Fran Bow Review 2

Animations for actions being performed show great detail, with the protagonist alone running, jumping, climbing, and doing a wide range of facial and bodily gestures in response to events. Of particular note is Mr. Midnight, whose realistic portrayal is spot on and despite what one may expect, never clashes with the cartoony vibes given off by other characters. Our feline friend walks, paws at objects, and even grooms himself as Fran leads the way. If someone told me these animations were rotoscoped, which is to say, traced from a video of a real cat going about his business, I wouldn’t be surprised in the least.

Some incredible original music is offered here as well, always adequately suiting the situation at hand. Whether it’s the haunting tolls of the title menu or the whimsical, childlike tunes during happier situations, the combination of video and audio lends heavily to the fantastic atmosphere. I often get feelings while playing this game that I haven’t experienced in quite some time, going all the way back to legendary point and click adventures of the 90s. Fran Bow just has a strange prevailing element of thought-provoking storytelling and artistry that pokes and prods at your emotions in ways that are hard to explain. Screenshots and video clips don’t truly do the game justice, as its a journey that should be undertaken with all the lights turned off and the speakers cranked to allow full immersion. What I’m trying to get at here is: the presentation is aces.

Other than accessing the menu, which is summoned with the escape key, the game uses just the mouse and a left button click for all activities. This is a plus in my book, as some games of the same type can over-complicate things by making the player do unnecessary acrobatics with the mouse, forcing them to drag icons across the screen or guess which button needs to be pressed given different situations. I feel like simplicity is always better in adventures like this, so the story and environments can receive greater emphasis over input confusions.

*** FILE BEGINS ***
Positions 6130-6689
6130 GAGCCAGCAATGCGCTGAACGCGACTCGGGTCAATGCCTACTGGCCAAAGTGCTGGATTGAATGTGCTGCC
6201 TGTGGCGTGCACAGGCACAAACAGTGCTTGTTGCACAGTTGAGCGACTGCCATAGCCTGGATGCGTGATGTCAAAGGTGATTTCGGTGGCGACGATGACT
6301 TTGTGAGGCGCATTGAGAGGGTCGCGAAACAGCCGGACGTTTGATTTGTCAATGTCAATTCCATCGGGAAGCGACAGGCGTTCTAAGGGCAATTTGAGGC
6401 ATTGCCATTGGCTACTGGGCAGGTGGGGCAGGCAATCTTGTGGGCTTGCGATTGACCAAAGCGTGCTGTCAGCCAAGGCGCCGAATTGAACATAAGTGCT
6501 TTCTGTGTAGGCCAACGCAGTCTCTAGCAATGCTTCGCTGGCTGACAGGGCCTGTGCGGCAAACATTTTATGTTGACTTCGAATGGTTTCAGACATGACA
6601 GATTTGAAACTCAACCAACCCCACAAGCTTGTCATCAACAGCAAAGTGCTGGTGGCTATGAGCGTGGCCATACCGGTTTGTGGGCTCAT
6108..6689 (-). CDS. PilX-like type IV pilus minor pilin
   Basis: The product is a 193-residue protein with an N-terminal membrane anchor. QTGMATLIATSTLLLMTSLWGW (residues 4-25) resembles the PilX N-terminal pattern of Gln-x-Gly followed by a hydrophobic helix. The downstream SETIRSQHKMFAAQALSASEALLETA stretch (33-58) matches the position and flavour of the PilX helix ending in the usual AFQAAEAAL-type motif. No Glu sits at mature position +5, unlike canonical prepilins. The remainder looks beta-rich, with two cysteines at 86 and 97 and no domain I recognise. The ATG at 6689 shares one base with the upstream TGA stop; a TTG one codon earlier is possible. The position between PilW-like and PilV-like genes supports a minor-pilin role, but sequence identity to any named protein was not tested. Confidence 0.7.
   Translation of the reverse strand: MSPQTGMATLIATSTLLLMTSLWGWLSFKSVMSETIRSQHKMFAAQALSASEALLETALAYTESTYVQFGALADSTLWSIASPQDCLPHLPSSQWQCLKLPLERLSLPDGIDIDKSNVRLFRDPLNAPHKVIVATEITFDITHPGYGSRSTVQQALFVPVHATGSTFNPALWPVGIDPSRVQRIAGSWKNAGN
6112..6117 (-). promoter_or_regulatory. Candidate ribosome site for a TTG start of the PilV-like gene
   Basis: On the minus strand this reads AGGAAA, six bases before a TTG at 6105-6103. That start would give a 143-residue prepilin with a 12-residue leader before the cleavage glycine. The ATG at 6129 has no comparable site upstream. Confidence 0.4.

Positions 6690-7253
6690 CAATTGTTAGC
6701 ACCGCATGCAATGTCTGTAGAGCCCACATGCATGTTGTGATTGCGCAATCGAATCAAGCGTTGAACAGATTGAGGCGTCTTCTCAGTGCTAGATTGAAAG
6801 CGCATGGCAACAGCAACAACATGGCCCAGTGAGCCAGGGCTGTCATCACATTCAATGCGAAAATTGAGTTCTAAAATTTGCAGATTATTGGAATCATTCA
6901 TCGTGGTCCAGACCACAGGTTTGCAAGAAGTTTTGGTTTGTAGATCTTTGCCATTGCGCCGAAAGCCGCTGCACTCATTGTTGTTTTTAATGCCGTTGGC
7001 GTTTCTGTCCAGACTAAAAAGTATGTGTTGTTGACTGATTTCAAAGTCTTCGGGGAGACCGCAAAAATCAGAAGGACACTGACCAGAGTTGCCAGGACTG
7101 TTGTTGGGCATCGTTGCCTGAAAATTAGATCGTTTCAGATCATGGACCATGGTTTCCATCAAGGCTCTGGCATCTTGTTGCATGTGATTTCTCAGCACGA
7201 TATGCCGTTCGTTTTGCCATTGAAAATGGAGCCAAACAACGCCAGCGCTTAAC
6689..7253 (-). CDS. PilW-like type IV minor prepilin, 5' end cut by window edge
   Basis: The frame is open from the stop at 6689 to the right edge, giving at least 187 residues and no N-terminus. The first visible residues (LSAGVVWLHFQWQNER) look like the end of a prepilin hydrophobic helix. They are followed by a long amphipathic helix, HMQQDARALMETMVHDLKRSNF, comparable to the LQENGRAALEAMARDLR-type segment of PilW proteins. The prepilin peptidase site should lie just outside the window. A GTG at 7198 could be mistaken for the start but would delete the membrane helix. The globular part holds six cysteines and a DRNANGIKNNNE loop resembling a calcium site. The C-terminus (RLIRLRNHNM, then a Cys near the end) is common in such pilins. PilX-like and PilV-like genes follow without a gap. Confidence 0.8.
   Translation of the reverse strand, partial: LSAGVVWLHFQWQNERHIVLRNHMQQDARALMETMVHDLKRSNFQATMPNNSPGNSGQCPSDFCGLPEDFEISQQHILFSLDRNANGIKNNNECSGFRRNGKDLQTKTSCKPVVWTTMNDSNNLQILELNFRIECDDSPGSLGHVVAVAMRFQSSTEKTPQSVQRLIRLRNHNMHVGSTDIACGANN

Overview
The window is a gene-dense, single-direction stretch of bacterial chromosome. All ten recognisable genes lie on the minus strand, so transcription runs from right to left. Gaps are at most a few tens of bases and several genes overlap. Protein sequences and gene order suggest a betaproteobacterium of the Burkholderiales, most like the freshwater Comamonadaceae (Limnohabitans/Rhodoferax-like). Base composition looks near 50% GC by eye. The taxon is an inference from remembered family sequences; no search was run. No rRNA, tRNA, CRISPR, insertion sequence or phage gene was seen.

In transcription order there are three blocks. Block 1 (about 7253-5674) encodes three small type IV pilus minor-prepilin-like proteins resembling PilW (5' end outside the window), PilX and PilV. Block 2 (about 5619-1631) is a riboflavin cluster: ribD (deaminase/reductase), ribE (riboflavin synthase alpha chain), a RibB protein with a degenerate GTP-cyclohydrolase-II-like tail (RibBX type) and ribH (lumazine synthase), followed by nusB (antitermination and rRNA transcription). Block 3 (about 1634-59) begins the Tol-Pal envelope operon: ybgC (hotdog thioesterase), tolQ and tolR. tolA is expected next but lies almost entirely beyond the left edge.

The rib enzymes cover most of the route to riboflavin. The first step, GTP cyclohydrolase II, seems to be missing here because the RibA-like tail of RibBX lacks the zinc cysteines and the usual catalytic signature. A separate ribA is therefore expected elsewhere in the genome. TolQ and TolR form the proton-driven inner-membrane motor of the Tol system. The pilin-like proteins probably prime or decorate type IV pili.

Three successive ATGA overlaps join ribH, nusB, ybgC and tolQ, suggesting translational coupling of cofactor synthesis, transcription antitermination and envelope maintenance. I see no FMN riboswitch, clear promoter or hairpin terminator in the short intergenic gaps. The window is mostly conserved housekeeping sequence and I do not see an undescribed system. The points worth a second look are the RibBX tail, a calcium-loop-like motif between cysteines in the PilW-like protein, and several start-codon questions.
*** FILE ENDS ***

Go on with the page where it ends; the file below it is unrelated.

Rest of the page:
Fran Bow uses an autosave feature that does a superb job of holding your position no matter what may be happening. The first time I exited the game, I hadn’t yet finished the chapter, so part of me was worried of having to start all over. Lo and behold, when I hit Continue from the main menu I was taken back to exactly where I’d left off. This doesn’t happen just for screen transitions either; the game saves even after important events take place without leaving the area. A chapter select is available as well that allows you to replay any section you’ve already gotten through. Also, I’ve experienced zero bugs during my playthrough, and just a few typos here and there that are being routinely eliminated with patches. The developers have certainly taken their time to make sure their baby is as smooth and error-free as possible, and it shows.

Fran Bow Review 3

Conclusion – Is It Worth Your Money?

What more can I say about Franny that I haven’t already? A dark, mysterious tale with shades of Alice in Wonderland around every corner that challenges your brain just enough without becoming tiresome. If that’s not enough, an eye-popping art style and memorable, eerie melodies make this an experience that shouldn’t be missed by any fan of great stories. At a playtime of 10+ hours to complete, this is quite a lengthy adventure made all the more impressive by the fact that it’s being offered by such a small, committed team for just $14.99. My recommendation is to visit your favorite digital retailer and purchase Fran Bow pronto, lest the goat demon drag you into the abyss.

Fran Bow Technical Summary:

Fran Bow Review Sum

  • Time Played – 10 Hours
  • Widescreen Support – Yes
  • Windowed Mode – Yes
  • Resolution Played – 1920×1080
  • Bugs/Crashes Encountered – None
  • DRM – Steam, none if purchased through GOG.
  • System Specs –3.7 GHz AMD A10-6700, 768MB Radeon 8670D, 8GB RAM
  • Control Scheme – M/KB
  • Saved Game Location – SteamApps\common\Fran Bow
  • Acquisition Method – Review Copy
  • Availability – Steam, GOG
  • Demo – Yes